In the Byzantine world, such questions are hardly satisfactorily answered. In the Arab world, such questions are moot. Just look at who benefits and the rest is clear.

Another unanswered question is why Saliba would even want to sit on a Synod where none of the other members have any real voice, participating in nothing more than a manifest hoax. After all, if all are auxiliaries to him and they end up voting in majority against his wishes, why should he not simply over-rule them? The local Synod then becomes a ‘fig leaf’ of a kind, strategically designed to obscure the obvious so as not to offend the more modest sensibilities.

The Board of Trustees has also functioned in a similar role, appearing to give the laity a voice when, in fact, the members are screened and regularly tested. Many are ‘true believers,’ and so they have come to see their wills as being in harmony with Saliba’s. The trustees are trustees of Saliba rather than ‘the people.’ If you understand it that way, the title and the function make perfect sense.

At the core of the controversy is the total lack of trust Saliba has in his brother bishops or, in fact, the people of the Archdiocese. They cannot be trusted with either diocesan bishops or even elected representatives of their own choosing apportioned in a representational manner. To Saliba and those like-minded, such a concept is as ludicrous as it is dangerous: he can’t trust them because he fears they have the same level of commitment to the ‘truth’ and ‘above-board action’ as he does.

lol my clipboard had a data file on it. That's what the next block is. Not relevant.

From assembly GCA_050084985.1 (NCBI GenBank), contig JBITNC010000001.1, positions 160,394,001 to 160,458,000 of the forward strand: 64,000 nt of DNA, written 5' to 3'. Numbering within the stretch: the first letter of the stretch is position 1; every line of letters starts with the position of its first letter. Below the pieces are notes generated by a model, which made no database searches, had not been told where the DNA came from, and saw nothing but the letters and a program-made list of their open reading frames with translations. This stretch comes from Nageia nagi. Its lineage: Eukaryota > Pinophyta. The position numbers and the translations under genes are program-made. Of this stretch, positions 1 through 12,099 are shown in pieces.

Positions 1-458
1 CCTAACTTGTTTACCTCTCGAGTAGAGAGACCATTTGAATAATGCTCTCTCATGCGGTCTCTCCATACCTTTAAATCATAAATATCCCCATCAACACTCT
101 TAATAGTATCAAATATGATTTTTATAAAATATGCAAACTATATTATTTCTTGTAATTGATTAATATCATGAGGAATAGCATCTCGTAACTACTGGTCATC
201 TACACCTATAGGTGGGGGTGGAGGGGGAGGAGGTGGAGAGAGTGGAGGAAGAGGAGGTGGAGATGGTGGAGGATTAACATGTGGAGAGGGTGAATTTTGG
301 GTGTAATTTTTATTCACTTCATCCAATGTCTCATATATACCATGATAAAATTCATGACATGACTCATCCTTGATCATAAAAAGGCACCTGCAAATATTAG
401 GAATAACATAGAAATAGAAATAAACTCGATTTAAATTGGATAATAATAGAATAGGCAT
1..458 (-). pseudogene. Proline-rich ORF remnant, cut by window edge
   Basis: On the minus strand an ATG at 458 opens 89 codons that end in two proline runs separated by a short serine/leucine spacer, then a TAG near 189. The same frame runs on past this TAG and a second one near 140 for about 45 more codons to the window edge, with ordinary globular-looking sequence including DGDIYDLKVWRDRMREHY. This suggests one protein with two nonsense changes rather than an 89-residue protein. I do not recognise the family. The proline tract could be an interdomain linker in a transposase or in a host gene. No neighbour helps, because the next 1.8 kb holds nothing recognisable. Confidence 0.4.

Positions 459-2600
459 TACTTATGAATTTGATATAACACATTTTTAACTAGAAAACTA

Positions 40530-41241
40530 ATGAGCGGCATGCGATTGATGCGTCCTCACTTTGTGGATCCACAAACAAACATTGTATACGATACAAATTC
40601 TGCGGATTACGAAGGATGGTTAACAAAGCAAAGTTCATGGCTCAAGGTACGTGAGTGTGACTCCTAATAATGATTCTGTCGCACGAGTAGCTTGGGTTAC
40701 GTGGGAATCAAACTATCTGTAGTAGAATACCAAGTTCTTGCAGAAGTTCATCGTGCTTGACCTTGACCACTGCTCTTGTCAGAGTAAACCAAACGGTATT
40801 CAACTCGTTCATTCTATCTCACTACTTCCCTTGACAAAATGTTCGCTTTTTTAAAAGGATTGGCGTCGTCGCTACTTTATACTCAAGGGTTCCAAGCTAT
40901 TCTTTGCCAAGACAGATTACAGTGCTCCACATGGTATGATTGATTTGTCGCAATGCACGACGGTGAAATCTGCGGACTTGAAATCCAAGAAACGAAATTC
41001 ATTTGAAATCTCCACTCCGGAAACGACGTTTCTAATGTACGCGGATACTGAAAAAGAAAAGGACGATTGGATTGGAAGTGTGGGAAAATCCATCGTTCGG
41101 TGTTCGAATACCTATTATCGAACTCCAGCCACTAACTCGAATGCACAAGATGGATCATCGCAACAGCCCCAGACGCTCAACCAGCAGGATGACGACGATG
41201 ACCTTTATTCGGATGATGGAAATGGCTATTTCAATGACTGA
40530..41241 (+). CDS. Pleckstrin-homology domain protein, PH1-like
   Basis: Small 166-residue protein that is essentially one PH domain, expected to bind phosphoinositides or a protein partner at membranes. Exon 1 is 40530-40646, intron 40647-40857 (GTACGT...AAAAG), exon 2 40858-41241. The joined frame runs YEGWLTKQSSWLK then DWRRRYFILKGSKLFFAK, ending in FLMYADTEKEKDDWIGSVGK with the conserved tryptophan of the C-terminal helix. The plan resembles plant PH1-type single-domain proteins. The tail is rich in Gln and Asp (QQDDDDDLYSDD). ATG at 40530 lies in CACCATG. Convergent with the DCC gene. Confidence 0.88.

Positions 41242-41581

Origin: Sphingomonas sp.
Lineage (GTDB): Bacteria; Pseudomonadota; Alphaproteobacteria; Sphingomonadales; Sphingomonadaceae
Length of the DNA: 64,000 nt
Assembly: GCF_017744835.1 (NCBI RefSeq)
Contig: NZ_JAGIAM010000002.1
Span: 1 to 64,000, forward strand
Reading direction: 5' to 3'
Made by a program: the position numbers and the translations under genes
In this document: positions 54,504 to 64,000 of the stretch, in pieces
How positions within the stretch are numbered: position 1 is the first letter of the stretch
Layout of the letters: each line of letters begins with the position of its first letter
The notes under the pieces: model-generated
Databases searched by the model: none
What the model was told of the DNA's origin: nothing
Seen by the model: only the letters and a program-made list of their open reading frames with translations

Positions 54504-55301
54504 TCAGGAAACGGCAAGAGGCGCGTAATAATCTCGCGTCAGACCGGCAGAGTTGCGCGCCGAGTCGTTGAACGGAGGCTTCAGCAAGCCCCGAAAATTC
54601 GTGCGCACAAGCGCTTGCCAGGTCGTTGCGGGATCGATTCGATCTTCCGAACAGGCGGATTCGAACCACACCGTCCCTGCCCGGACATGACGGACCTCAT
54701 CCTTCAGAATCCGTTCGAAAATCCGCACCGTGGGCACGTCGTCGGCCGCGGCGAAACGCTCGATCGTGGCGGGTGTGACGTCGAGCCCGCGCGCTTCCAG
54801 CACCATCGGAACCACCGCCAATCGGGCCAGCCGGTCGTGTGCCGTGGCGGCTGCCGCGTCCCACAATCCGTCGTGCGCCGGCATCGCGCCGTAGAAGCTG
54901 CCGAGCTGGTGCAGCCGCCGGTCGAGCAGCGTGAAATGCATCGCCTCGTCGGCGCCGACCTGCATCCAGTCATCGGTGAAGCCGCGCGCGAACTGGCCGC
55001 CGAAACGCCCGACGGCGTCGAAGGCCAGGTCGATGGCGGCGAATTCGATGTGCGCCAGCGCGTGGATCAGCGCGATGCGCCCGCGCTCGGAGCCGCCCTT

Saliba certainly has succeeded in using his mastery of these two modes of leadership to keep Americans and Arabs in the same boat for many years. He has done far better than most other bishops. It would seem, however, that the ship is too big for one man to turn on his own.

Rather than inspiring the diocesan bishops to follow his lead, he took an adversarial role and bristled at the ‘threats’ they were to his one-man philosophy. By many accounts, Saliba rarely spoke to the other bishops except when forced to do so by circumstances, and so he left them to form their own opinions, which ended up being very different than his. He then inserted himself into situations within the dioceses to back his ‘friends,’ which further alienated the bishops to the point that open hostilities were witnessed between Saliba and several of the other bishops in public at the Montreal Convention in 2007.

In a leadership style that favors relationships over regulations, many clergy who were not ordained by Saliba and have more than likely had almost no contact with him are intimidated by his power in light of his contradictory styles. He elicits from Americans their opinions by stating he understands Americans (who have no shortage of opinions), but then shuts them down when he does not like what he hears. This has left more than a few men jaded and cynical about Saliba.

Another disjunction in the Archdiocese is the ever-increasing displeasure many Americans have to the ostentatious displays of wealth that are the Archdiocesan Conventions. The venues are always the finest hotels, offering grand banquets for the people and grand suites for Saliba and his entourage who, when they choose to, turn around and wear the monastic garb while speaking of the Savior’s Passion. While such grandiosity is important in the Arab mind, to most Americans it is in bad taste when the Church preaches a message of humility.

As an example, many Arab homes feature a ‘salon,’ appointed with rococo and gilded furniture, that no one actually uses. Such displays make no sense to Americans, but they are important social rituals to Arabs. And, since casinos are also known for such over-the-top displays, it is no wonder that many Arab members of the Archdiocese were not at all scandalized that Bishop Demetri Khoury was in a casino to begin with.